More people die on marathon day


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More people die from heart attacks on marathon race days.

This might not seem surprising, until you find out that it’s not the runners who are dying.

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Previous studies have explored death rates of marathon runners (they’re pretty low – of nearly four million runners in 10 years, 28 people died within 24 hours of their race).

In a new study, published in the New England Journal of Medicine, researchers explored heightened rates of heart attacks among those living near marathon locations.  

“We have traditionally focused medical preparedness and emergency care availability to address the needs of race runners, but our study suggests that effects of a marathon may spread well beyond the course of the event and affect those who live or happen to be nearby,” said the study’s senior author, Anupam Jena, of Harvard Medical School.

After analysing 10 years worth of records, looking at death rates among people 65 years and older who had suffered heart attacks, the researchers found that those admitted to hospital on race day were 15 per cent more likely to die within 30 days if they lived near the marathon, compared with those admitted on a different day or those who lived far away.

Why? The road closures, the researchers suggest.

Traffic is the biggest cause of daily stress for many people and traffic, due to road closures on marathon days, is generally heavier.

Stress, while not a direct risk factor for cardiovascular disease, may contribute to your risk level and subsequently, your risk of heart attack.

But, this was not the reason Jena and her colleagues believed there was an increase.

By ambulance, it took about four minutes longer to reach the hospital on marathon days. It was even longer – about 30 to 40 minutes – for those who chose to drive themselves.

With a heart attack, every minute counts, advises the Heart Foundation.

“Getting to hospital quickly can reduce the damage to your heart muscle and increase your chance of survival,” it  says.

According to the Harvard study, of every 100 people who have a heart attack four more deaths could be prevented.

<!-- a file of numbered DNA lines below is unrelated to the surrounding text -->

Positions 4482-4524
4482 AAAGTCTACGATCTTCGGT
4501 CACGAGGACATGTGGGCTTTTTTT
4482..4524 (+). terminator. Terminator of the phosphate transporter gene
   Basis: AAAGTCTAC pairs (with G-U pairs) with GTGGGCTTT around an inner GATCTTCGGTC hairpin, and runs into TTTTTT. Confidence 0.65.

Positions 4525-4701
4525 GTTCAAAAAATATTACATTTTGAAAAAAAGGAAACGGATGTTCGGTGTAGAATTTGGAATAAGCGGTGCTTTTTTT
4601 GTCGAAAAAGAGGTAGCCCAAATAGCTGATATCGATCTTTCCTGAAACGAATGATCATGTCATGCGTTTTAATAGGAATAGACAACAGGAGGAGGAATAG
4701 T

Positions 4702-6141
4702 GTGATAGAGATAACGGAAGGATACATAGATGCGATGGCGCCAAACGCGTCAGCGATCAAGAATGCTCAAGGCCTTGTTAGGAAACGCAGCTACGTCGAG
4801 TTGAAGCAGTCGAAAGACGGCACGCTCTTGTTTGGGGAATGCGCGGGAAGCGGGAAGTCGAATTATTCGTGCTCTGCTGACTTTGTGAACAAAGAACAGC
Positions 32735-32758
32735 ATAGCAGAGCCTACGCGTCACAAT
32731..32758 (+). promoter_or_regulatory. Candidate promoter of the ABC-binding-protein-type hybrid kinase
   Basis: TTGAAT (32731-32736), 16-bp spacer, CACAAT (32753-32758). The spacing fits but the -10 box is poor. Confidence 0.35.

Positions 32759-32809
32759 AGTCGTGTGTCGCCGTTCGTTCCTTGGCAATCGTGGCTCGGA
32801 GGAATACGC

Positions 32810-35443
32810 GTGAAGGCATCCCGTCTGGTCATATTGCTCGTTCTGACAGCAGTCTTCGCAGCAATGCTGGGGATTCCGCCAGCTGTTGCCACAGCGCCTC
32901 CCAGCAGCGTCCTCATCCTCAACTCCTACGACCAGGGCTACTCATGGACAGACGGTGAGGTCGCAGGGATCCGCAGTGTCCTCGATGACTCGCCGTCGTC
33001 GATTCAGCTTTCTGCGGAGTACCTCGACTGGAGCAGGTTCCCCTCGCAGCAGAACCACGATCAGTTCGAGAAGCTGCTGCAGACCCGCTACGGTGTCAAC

Jenna stressed that the added time getting to hospital is only a theory and applies not only to marathons but to other large events that cause road closures.

“Marathons and other large, popular civic events are an important part of the fabric of life in our big cities and they bring people a lot of pride and joy,” Jena said. “But the organisers of these events need to take these risks to heart when they are planning their events, and find better ways to make sure that the race’s neighbours are able to receive the lifesaving care that they need quickly.”

She added: “When cities host big marathons, or when people participate in races, they don’t think that there might be a chance that a person not taking part in the race could die because of the event,” Jena said. “These findings don’t mean we shouldn’t have large public events, but hopefully our research will shine some light on the problem and suggest ways that planners can better provide for the health and safety of the people who live nearby.”

And the bottom line for anyone experiencing the symptoms of a heart attack: don’t wait around, don’t drive yourself to hospital if there is traffic, call an ambulance.

Heart attack signs and stats from the Heart Foundation 

No two heart attacks are the same. 

  • Someone who has already had a heart attack may have different symptoms the second time.

Warning signs differ from person to person.

  • Heart attacks are not always sudden or severe. Many start slowly with only mild pain or discomfort. Some people do not get any chest pain at all – only discomfort in other parts of their upper body.
  • Discomfort or pain in the centre of your chest – this can often feel like a heaviness, tightness or pressure. People who have had a heart attack have commonly described it as like “an elephant sitting on my chest”, “a belt that’s been tightened around my chest”, or “bad indigestion”. The discomfort may spread to different parts of your upper body.
  • Discomfort in these parts of your upper body: arms, shoulders, neck, jaw, back or feeling “not quite right”.
  • You may have a choking feeling in your throat. Your arms may feel heavy or useless.
  • Symptoms can come on suddenly or develop over minutes and get progressively worse. Symptoms usually last for at least 10 minutes.

You may also experience other signs and symptoms:

  • feel short of breath.
  • feel nauseous.
  • have a cold sweat.
  • feel dizzy or light-headed.

It is estimated 350,000 Australians have had a heart attack at some time in their lives. More than 100,000 Australians who have had a heart attack are under the age of 65. Heart attacks claim the lives of about 23 Australians each day.

Too many people lose their lives because they wait too long to call triple zero (000) for an ambulance.

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